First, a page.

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Introduced Species in Galapagos

Ask any Galápagos guide or park ranger, and they’ll tell you that the most serious problem currently facing the islands is the threat posed by introduced species. The animals that live in Galapagos have been there by themselves for centuries, allowing them to adapt to very specific island conditions. Some scientists estimate that if it were not for humans, one new species would arrive to Galapagos “naturally” once every hundred years.

But the presence of humans changed all that. Since the islands were first discovered in the sixteenth century, dozens of new species have been brought to the islands. Some of them were brought accidentally, like the tree frog (Scinax quinquefasciatus) or the ship rat (Rattus rattus), but many, such as goats and pigs, were brought intentionally. In centuries past, sailing ships such as pirates and whalers would often release goats, pigs and other animals on islands so that they could be hunted for food on return visits. Also, early settlers brought cats, dogs, donkeys and other domestic animals with them, which would often escape into the wild.

The damage wrought by these animals is tremendous. Introducing new animals into a closed ecosystem often greatly disrupts it. Take for example the endemic Galapagos Flightless Cormorant. It arrived ages ago to the islands and began evolving. Most cormorants around the world can fly and make their nests in trees or on cliffs: the Galapagos variety does not fly and makes only a rudimentary nest of twigs on the ground. These adaptations were possible because the Galapagos cormorants have only one natural predator: the Galapagos Hawk, which can occasionally snatch a juvenile cormorant if the parent is inattentive.

But when cats, dogs and rats were suddenly introduced, the cormorant, nesting on the ground and incapable of flying away, suddenly became vulnerable. Although the cormorant populations on the islands are not in any immediate danger, there is no doubt that their numbers are reduced from where they were before man arrived.

Almost every introduced species has caused great damage in the islands. Goats, one of the worst offenders, can pick an area clean of vegetation, leaving slower tortoises and iguanas to stave. Aggressive introduced rats have muscled out the timid Galapagos Rice Rat. Cats eat bird eggs, small iguanas, snakes, lava lizards and birds. Even introduced birds such as the Smooth-billed Ani carry diseases which infect local species.

Many invertebrates have arrived in Galapagos as well, including fire ants, wasps and the Cottony Cushioned Scale (Icerya purchasi). The scale insect was doing so much damage to the mangroves that the ladybug was intentionally introduced simply to combat it.

Plants

Many visitors assume that the introduced animal species are the most harmful to the islands, but this is not the case: introduced plants have been taking over the islands at an alarming rate, elbowing out native plants in the process. Most of the plants were brought for a reason, such as blackberries or the Red Quinine tree, which produces an anti-malarial medicine. These plants are extremely difficult to control or eradicate: it is easier to remove goats or even rats from an island than an invasive plant species.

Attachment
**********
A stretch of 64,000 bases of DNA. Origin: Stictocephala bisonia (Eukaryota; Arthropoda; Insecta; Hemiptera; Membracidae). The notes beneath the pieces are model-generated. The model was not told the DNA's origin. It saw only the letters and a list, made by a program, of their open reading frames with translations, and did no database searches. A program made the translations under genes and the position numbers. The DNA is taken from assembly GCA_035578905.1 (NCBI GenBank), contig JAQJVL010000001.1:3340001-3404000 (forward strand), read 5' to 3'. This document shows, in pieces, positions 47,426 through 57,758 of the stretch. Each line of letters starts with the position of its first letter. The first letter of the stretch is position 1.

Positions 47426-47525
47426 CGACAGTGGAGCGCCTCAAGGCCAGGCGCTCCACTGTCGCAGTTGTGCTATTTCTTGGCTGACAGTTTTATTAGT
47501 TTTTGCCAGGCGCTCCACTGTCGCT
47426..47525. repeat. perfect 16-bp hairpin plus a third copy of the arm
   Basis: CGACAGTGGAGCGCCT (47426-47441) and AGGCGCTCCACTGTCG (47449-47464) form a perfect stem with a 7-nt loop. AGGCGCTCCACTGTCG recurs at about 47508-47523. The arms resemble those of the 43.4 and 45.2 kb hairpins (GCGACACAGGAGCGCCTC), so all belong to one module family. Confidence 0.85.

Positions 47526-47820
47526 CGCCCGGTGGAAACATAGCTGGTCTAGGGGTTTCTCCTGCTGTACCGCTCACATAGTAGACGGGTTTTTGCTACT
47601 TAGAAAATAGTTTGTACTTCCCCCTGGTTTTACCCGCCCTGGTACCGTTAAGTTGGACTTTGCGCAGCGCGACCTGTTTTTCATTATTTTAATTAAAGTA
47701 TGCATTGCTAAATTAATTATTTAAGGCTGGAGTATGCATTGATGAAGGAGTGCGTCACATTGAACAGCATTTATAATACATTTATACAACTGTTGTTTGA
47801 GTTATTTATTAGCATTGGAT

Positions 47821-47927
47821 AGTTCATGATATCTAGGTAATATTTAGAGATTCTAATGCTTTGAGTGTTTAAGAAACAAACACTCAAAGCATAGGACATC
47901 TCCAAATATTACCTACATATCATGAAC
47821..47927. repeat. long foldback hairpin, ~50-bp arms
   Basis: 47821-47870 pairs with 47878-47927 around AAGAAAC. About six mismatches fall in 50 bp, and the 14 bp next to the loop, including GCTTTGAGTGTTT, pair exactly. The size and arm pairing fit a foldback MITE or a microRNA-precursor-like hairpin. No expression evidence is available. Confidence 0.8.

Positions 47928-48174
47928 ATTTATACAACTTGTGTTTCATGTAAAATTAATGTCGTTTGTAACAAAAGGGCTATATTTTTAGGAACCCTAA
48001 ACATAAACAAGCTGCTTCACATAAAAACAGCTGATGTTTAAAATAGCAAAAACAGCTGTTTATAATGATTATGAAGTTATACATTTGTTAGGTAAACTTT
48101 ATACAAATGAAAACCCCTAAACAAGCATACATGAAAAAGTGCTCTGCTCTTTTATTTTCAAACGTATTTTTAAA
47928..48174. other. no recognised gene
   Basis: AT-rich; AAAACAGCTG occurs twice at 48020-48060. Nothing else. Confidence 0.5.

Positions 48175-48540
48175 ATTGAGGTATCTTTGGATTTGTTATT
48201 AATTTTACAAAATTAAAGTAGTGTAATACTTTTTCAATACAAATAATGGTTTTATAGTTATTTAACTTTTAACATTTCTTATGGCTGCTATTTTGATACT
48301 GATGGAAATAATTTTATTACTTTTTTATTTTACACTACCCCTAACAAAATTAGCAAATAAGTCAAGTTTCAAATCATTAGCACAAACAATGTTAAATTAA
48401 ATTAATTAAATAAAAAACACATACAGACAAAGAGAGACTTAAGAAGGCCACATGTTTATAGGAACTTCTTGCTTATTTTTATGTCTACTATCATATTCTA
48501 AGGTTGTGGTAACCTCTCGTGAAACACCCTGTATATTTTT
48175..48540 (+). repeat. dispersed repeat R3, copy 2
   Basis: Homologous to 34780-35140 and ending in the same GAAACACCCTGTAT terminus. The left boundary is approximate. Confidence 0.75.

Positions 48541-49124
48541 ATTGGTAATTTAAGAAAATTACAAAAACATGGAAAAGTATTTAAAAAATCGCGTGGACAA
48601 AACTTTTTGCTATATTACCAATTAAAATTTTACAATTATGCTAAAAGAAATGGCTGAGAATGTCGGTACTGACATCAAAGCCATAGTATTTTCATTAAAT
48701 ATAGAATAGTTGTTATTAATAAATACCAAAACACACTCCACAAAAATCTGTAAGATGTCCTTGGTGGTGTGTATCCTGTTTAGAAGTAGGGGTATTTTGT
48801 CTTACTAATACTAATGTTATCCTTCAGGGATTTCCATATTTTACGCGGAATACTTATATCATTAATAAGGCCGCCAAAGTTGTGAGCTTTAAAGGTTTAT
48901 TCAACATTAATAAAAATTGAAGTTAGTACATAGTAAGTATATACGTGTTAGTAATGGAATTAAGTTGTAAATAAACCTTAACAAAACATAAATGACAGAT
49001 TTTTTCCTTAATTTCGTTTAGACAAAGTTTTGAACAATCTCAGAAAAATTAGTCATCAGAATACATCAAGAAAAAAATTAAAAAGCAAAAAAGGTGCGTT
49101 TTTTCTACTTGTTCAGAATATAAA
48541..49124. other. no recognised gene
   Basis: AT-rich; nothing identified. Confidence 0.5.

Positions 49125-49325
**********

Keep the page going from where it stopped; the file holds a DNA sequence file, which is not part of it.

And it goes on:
How To Help

The various institutions that are in charge of the ecology of Galapagos, such as the national park and the Charles Darwin Foundation are working aggressively to remove these invasive species and un-do the damage they have caused. There have been some success stories: feral donkeys, for example, have been eliminated from the islands. Project Isabela, a ten-year, multimillion-dollar initiative, removed an estimated 130,000 goats from Santiago and northern Isabela. Next up: cats, rats and certain plant species, including the Red Quinine.

As important as eradication, of course, is controlling the arrival of new species to the islands. Airplane cargo holds are fumigated, fresh food is not allowed, and carry-on baggage can be inspected. The Galapagos Islands are probably about the only place in the post-9/11 world where airport personnel are more concerned with people carrying pears and apples on board than bombs!

So do your part: be sure to follow the clearly posted restrictions when you visit the Galapagos, so that they can be preserved forever just as they are.

Here are some related tips to help plan your trip to The Galápagos Islands: Mammals - Galapagos, Sea Birds - Galápagos, More Isabela Visitor Sites, Great Blue Heron, Going to Galapagos: the Quito Airport, Bravo Clinid, Pink Iguana, Galápagos Wildlife Guide, Post Office Bay Visitor Site and Marine Life - Galápagos.








By Christopher Minster
I am a writer and editor at V!VA Travel guides here in Quito, where I specialize in adding quality content to the site and also in spooky things like...
02 Dec 2009




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